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Lycopene from heat-induced cis-isomer-rich tomato sauce is more bioavailable than from all-trans-rich tomato sauce in human subjects

  • Nuray Z. Unlu (a1), Torsten Bohn (a1), David M. Francis (a2), Haikady N. Nagaraja (a3), Steven K. Clinton (a4) and Steven J. Schwartz (a1)
  • DOI:
  • Published online: 01 July 2007

Lycopene is present mainly as cis-isomers in human serum and tissues whereas all-trans-lycopene predominates in tomato products, suggesting that all-trans-lycopene is isomerised in the body or is less bioavailable. The objectives of the present study were to develop processing conditions for tomatoes to obtain products with different cis-trans-lycopene isomer distribution and to assess their bioavailability. Healthy adult subjects (n 12) were recruited for this randomised cross-over trial. Each intervention was preceded by a 2-week washout period. Two tomato sauces, one rich in all-trans-lycopene (32·5 mg total lycopene/100 g sauce; 5 % cis-isomers), the other high in cis-lycopene (26·4 mg total lycopene/100 g sauce; 45 % cis-isomers), were produced by different heat-processing techniques. Each sauce (150 g) was served in a standardised meal at 08.00 hours after overnight fasting. Plasma TAG-rich lipoprotein fractions over 9.5 h following test-meal consumption as a measure of lycopene absorption were obtained and expressed as baseline-corrected area under the concentration v. time curves (AUC), using HPLC-electrochemical detection. AUC values adjusted for the amount lycopene consumed showed that total, total cis-, and all-trans-lycopene responses were significantly higher from the cis-isomer-rich sauce, compared with the all-trans-rich sauce, being 7·30 (sem 1·45) v. 4·74 (sem 1·08) nmol × h/l (P = 0·002), 3·80 (sem 0·76) v. 1·98 (sem 0·37) nmol × h/l (P = 0·0005) and 3·50 (sem 0·76) v. 2·76 (sem 0·76) nmol × h/l (P = 0·01), respectively. The present study demonstrates significant lycopene bioavailability from cis-lycopene-rich tomato sauce and highlights the importance of considering isomer-distribution for lycopene bioavailability. Furthermore, processing parameters can be controlled to alter isomer patterns of tomato products and influence lycopene bioavailability.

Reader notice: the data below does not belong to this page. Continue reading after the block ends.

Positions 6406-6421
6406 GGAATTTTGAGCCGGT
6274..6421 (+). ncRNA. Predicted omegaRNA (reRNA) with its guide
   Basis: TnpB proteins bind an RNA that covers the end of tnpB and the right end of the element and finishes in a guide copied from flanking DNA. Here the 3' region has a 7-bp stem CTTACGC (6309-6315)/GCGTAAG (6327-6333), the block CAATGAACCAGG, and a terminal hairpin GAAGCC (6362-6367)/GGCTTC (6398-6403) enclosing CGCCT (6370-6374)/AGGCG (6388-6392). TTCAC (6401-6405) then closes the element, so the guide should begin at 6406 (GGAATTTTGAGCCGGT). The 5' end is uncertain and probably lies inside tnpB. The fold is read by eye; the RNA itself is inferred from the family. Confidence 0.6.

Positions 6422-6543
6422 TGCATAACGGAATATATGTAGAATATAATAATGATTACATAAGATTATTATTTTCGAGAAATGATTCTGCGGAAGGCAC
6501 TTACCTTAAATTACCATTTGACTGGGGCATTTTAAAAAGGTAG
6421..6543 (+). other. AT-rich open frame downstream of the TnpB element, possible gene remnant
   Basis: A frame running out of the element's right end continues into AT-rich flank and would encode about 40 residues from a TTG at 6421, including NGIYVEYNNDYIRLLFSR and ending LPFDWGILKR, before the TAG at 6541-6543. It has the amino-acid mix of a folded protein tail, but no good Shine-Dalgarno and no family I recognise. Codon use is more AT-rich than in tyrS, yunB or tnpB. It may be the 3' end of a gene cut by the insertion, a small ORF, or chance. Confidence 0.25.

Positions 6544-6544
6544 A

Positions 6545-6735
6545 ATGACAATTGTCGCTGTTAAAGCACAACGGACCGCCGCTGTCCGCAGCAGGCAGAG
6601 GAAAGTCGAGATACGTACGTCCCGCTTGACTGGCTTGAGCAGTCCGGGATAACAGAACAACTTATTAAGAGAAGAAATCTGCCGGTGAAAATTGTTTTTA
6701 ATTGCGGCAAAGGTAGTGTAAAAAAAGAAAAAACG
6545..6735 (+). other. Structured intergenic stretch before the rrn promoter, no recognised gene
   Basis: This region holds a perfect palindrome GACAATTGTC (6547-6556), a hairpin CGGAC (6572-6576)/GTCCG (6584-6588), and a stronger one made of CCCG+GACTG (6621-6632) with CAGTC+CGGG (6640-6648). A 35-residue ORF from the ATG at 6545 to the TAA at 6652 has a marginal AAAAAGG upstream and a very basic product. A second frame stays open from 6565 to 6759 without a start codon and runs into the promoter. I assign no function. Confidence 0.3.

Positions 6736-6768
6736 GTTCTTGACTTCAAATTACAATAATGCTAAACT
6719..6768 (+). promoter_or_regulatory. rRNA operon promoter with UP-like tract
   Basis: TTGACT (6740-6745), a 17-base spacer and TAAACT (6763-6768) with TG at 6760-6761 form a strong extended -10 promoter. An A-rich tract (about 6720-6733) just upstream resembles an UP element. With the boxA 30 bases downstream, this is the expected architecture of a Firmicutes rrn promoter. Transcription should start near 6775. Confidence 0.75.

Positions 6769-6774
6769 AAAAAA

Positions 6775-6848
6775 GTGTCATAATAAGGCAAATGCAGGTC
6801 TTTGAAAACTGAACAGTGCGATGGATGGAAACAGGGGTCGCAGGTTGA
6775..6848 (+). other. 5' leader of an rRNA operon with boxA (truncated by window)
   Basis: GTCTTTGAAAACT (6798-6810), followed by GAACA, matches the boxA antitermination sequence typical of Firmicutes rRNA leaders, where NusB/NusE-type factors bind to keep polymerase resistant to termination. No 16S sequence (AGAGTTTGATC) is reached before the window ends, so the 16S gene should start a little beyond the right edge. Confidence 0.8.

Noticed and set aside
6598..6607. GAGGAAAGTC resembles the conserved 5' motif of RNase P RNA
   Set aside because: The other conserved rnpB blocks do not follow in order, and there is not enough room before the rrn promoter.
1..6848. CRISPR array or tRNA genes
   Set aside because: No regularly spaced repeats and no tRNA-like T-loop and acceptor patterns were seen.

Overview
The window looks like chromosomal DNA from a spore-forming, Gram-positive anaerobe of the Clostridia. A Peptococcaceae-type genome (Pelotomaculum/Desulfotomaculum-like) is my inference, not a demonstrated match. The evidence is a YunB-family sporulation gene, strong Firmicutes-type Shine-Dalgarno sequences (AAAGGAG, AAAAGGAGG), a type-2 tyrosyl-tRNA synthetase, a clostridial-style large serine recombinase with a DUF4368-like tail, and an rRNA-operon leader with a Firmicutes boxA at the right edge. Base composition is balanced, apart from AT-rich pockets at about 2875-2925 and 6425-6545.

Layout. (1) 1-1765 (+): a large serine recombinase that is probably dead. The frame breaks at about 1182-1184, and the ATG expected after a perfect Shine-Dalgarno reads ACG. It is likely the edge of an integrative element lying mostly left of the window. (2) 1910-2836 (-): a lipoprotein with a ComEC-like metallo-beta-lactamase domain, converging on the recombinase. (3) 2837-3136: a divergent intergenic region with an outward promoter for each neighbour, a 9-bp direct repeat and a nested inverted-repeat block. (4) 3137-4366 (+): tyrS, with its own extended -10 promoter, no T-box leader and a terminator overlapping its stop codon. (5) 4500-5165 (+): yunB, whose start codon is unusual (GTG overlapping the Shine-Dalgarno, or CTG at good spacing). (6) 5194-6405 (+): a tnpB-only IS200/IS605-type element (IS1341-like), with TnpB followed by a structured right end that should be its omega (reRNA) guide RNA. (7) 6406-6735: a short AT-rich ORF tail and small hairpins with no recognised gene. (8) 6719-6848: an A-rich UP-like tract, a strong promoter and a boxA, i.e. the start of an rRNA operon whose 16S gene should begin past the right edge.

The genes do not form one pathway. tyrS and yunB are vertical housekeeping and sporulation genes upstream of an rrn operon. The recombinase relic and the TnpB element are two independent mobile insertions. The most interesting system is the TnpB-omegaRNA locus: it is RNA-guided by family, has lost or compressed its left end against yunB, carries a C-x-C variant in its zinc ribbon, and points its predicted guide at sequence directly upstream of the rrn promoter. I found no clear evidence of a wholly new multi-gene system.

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*Corresponding author: Dr Steven J. Schwartz, fax +1 614 292 4233, email
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NZ Unlu , T Bohn , DM Francis , SK Clinton & SJ Schwartz (2007) Carotenoid absorption in humans consuming tomato pasta sauces obtained from tangerine or high-β-carotene varieties of tomatoes. J Agric Food Chem. Published online. doi: 10.1021/jf062337b.

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British Journal of Nutrition
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